EVLP Technology Enters Clinical Trials

EVLP Technology Enters Clinical Trials
Ex vivo lung perfusion evolves to increase the donor pool.

Vanderbilt surgeons are expanding options for lung transplant patients and building on their groundbreaking successes with ex vivo lung perfusion (EVLP).

This summer, Matthew Bacchetta, M.D., associate professor of thoracic surgery at Vanderbilt University Medical Center, performed the first successful lung transplant using EVLP. Now, Bacchetta is a principal investigator on a new trial designed to increase the number of lungs eligible for the procedure. “We’re trying to find ways to improve the durability and range of interventional capabilities of organ support systems,” said Bacchetta.

“We’re trying to find ways to improve the durability and range of interventional capabilities of organ support systems.”

Extending the Transplant Window

Ex vivo lung perfusion maintains organs in a homeostatic environment in anticipation of transplant. The procedure extends the transplant window, allowing time for immunomodulation or regenerative therapies that might help rehabilitate a lung and, hopefully, reduce acute rejection rates.

Vanderbilt is one of 15 sites applying EVLP to help extend lung preservation time in the new trial. The sites are actively enrolling 186 participants – all slated to receive orthotopic single or double lung transplants. Researchers will determine whether or not evaluating lungs for EVLP and performing the procedure pre-transplant increases recipient survival rates six months post-transplant. Other trials are underway worldwide to test whether EVLP can expand the donor pool while maintaining – or improving – outcomes.

The goal is to increase organ availability. “EVLP could help rehabilitate lungs that without it, might be unsuitable for transplant,” Bacchetta said.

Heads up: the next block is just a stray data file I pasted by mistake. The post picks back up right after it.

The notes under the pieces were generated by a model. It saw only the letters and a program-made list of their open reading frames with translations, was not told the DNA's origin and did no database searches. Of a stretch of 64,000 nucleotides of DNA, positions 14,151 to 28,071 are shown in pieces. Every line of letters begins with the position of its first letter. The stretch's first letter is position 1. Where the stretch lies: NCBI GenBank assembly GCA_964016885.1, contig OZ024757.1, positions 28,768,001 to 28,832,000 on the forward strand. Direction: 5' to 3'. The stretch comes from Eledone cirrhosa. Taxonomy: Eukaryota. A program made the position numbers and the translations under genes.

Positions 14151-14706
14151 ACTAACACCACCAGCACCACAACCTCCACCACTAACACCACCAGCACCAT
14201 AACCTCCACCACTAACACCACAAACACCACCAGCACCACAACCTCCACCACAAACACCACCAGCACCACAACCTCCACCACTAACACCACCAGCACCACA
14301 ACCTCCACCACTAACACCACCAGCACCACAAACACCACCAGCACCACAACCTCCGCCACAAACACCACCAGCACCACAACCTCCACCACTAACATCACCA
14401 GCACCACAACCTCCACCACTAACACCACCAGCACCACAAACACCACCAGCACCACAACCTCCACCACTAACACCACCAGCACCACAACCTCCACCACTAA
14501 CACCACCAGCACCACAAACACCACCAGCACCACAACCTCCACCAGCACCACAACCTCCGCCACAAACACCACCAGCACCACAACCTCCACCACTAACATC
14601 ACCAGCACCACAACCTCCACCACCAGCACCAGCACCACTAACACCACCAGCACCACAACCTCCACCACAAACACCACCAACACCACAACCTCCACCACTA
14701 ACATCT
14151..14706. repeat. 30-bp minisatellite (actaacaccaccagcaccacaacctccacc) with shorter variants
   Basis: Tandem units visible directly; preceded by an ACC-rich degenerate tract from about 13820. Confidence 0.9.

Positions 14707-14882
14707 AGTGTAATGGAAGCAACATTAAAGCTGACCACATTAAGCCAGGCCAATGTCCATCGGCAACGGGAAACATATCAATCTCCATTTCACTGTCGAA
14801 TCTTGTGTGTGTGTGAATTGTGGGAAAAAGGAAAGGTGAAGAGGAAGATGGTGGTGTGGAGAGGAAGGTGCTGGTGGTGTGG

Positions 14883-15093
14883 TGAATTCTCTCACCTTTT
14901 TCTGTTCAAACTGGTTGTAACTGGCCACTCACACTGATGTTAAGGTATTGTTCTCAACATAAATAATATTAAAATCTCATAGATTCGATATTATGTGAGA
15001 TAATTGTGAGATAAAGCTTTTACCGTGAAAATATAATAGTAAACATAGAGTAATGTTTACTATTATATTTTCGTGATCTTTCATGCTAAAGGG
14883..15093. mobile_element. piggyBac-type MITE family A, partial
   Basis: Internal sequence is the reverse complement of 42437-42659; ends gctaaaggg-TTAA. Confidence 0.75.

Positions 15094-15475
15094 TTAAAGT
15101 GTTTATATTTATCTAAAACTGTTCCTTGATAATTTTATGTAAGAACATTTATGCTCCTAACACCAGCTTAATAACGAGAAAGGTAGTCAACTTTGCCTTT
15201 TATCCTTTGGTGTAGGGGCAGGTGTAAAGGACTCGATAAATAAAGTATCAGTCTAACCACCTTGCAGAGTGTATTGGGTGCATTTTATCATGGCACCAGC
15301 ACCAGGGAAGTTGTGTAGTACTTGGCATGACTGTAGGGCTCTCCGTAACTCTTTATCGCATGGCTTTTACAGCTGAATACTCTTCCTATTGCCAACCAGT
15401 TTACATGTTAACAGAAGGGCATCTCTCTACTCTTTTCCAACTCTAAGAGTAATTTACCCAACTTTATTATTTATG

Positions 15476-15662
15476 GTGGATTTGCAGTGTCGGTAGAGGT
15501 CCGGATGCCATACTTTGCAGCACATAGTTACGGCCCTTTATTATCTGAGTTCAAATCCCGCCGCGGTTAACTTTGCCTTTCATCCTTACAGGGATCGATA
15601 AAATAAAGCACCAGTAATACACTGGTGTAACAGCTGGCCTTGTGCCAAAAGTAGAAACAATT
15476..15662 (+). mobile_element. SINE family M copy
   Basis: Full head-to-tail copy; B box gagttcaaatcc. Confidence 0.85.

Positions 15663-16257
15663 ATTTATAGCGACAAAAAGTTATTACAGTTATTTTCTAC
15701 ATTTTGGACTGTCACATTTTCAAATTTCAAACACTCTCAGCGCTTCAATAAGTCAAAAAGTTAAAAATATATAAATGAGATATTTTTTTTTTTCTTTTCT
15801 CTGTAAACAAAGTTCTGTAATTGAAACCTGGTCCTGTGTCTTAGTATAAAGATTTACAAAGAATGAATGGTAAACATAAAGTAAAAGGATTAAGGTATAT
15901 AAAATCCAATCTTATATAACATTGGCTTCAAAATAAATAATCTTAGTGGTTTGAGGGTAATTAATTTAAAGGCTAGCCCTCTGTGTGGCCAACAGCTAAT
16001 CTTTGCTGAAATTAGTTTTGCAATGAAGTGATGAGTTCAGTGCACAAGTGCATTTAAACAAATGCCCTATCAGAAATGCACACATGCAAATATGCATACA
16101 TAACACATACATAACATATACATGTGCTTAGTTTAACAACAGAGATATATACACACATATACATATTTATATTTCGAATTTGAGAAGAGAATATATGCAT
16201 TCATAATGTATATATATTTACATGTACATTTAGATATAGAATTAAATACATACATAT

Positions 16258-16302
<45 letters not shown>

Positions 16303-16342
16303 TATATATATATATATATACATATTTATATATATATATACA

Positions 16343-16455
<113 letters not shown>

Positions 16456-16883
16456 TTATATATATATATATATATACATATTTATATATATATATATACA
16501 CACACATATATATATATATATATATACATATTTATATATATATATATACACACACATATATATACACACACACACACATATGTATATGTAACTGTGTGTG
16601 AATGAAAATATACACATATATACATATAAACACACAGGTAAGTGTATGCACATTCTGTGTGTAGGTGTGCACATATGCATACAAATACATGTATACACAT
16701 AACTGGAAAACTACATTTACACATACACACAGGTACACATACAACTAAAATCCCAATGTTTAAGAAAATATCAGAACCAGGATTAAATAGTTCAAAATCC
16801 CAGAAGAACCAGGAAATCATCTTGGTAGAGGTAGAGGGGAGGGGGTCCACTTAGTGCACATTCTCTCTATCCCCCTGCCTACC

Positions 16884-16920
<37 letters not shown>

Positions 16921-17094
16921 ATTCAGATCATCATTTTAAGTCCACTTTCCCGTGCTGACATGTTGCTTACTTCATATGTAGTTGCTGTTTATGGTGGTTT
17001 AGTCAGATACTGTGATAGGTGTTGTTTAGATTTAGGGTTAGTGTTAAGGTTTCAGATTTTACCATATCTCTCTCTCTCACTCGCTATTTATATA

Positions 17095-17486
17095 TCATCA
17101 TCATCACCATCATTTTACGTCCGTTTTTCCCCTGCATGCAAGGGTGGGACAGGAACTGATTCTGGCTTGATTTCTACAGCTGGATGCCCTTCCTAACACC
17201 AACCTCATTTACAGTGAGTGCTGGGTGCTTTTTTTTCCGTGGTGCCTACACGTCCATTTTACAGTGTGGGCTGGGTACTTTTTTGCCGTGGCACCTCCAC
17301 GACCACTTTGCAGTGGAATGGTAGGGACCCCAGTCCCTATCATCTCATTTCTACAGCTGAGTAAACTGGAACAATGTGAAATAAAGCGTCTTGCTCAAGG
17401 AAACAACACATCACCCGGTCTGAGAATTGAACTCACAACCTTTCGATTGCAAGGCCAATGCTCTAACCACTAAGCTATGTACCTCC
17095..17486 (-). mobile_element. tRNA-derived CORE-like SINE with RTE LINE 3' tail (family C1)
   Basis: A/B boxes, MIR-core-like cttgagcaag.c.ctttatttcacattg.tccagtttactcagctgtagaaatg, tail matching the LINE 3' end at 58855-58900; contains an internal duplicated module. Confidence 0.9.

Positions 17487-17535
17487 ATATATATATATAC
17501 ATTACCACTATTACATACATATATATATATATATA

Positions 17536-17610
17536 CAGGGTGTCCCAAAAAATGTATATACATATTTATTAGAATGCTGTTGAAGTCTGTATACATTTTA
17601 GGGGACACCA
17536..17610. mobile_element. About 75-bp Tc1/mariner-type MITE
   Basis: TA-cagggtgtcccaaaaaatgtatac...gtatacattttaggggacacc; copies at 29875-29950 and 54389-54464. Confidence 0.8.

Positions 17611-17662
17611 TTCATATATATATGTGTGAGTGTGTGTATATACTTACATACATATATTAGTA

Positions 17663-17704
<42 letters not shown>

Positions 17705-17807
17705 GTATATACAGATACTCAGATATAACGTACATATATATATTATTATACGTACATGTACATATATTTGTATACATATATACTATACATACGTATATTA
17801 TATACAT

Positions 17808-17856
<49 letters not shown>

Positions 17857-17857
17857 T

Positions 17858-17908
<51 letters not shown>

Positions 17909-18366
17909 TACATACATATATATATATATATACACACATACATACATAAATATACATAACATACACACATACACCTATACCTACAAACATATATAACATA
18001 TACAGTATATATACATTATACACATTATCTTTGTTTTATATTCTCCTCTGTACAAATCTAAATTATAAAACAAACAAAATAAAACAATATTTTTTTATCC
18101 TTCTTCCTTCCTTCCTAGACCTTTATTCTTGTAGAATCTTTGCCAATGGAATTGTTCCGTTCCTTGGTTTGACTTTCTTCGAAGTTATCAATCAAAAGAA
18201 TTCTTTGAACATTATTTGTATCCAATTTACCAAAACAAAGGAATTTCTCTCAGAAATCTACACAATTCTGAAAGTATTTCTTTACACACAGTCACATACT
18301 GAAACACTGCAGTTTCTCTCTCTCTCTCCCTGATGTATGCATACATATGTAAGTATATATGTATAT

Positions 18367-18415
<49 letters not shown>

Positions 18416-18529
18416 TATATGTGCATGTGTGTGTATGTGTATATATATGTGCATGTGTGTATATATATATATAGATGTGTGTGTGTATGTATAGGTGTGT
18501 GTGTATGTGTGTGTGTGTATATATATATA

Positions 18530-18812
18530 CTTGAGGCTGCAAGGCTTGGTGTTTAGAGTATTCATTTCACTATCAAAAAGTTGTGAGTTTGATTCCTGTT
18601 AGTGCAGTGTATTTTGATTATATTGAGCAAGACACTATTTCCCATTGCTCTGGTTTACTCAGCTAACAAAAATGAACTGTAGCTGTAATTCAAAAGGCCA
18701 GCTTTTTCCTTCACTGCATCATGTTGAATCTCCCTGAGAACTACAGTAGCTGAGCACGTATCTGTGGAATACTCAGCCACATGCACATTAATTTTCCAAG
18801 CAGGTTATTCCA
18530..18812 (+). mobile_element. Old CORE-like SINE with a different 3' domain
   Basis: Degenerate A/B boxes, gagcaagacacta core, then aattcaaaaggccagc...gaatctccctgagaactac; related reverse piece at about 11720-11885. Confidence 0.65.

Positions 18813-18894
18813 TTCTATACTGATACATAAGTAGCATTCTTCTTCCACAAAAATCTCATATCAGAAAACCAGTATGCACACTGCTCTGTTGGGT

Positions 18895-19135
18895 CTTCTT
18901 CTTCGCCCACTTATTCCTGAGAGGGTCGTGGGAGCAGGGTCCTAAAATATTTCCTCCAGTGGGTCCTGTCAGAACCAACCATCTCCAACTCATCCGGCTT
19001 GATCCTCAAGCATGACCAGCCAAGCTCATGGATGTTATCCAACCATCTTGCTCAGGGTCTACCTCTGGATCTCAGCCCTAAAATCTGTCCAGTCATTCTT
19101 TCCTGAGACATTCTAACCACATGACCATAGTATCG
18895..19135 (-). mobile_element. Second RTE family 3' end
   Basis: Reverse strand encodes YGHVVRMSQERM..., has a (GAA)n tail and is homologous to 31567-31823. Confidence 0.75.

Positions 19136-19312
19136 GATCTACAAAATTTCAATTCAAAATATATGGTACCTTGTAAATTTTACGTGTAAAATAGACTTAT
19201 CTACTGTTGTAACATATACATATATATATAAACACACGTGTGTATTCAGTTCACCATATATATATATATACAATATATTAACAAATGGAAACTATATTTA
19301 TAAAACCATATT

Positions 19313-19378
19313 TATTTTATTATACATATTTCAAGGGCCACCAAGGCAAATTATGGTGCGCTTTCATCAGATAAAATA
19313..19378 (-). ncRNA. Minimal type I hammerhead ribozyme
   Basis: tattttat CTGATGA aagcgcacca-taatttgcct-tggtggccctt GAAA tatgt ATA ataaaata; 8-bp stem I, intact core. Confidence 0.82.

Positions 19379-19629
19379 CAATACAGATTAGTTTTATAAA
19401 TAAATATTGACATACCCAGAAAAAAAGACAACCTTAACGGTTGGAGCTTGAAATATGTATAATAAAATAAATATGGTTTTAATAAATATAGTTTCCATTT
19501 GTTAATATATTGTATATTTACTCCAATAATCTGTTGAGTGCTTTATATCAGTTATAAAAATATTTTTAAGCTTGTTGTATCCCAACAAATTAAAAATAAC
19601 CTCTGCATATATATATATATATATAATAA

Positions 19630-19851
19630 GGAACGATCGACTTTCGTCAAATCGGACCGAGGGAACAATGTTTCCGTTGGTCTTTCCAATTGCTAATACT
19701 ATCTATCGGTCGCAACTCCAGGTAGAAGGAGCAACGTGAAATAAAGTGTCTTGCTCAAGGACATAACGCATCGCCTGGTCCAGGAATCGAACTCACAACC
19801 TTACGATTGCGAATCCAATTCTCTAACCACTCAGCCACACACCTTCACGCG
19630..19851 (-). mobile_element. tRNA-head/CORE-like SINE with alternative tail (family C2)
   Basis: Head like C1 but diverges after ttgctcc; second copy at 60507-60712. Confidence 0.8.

“EVLP could help rehabilitate lungs that without it, might be unsuitable for transplant.”

Expanding Technology

Keeping donating organs alive longer helps them reach more patients. It also offers more time to monitor how well an organ is performing before deciding to transplant it, Bacchetta says, and to be more confident of an acceptable match.

A cross-circulation technique provides an opportunity to further extend the transplant window, according to Bacchetta’s recent research in The Journal of Thoracic and Cardiovascular Surgery. In the proof-of-feasibility study, researchers harvested lungs from pigs, cannulated the pulmonary artery and vein, connected the lungs to recipient pigs’ circulatory systems, and maintained the lungs using EVLP.

The extra-corporeal lung support system was capable of maintaining lung tissue structure and respiratory function for four days. Said Bacchetta, “We report the longest duration of support for ex vivo lungs yet in the literature.”

Moving to the Surgical Suite

Connecting donor lungs to their recipients via cross-circulation helps improve the lung recovery process. Damaged or marginal lungs benefit from nutrients in recipient whole blood and it is a means of getting rid of mounting metabolic waste.

A major difference between the new pig study and Bacchetta’s previous EVLP proof-of-concept studies (also performed in pigs) is that lung recipients remained conscious. This approach makes the cross-circulation system far more translational, wrote the authors. “We envision that this system could be applicable in clinical settings to recover and regenerate damaged donor organs, and in translational research settings as a platform to investigate new strategies for lung bioengineering.”

Bacchetta is hopeful the technique will quickly move to the surgical suite for certain patients. “We plan to offer this surgery for patients who are failing medical therapy for pulmonary hypertension,” he said.